A Different Day’s Light
I have soaked you in and I hold you,
like the wood of an old house
holds its carpenter’s sweat.
You built me
in the shadows of a different
day’s light, stained my
deepest grain. But I no longer feel
the work of your hands. Forgive
me for forgetting
the glue and pressing of thumbs,
for allowing your craft to rot
like salty wreckage spit
from a sea. I can’t find you
in me even as I creak, even
as I leak from windows
watching days I can’t unsee.
[This poem first appeared in Compass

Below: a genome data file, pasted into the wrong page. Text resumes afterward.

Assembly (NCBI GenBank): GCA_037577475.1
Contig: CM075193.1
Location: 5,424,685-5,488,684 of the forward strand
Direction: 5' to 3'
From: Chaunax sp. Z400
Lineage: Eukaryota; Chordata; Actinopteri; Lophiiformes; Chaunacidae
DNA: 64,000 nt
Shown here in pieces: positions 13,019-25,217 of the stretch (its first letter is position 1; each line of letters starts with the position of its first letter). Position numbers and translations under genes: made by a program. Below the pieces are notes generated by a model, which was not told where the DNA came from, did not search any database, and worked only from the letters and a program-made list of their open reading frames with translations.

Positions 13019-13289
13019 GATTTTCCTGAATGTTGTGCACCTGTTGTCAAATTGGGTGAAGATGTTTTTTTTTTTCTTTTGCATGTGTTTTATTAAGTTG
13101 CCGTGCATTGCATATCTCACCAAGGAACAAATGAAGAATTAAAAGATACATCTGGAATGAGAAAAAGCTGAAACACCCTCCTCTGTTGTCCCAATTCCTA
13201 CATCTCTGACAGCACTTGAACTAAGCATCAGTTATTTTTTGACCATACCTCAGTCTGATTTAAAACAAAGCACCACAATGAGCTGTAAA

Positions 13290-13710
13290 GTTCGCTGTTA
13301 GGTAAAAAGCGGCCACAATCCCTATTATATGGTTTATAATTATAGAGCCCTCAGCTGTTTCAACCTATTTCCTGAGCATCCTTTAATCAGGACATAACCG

Patrick Carrington is the author of Hard Blessings (MSR
Publishing, 2008), Thirst (Codhill, 2007), and Rise, Fall and
Acceptance (MSR Publishing, 2006), and winner of New Delta Review’s 2008
Matt Clark Prize and Yemassee’s Pocataligo Contest in poetry. His poems are
forthcoming in The National Poetry Review, West Branch, Redactions, The Spoon River Poetry Review, American Literary Review, and elsewhere. He teaches creative
writing in New Jersey.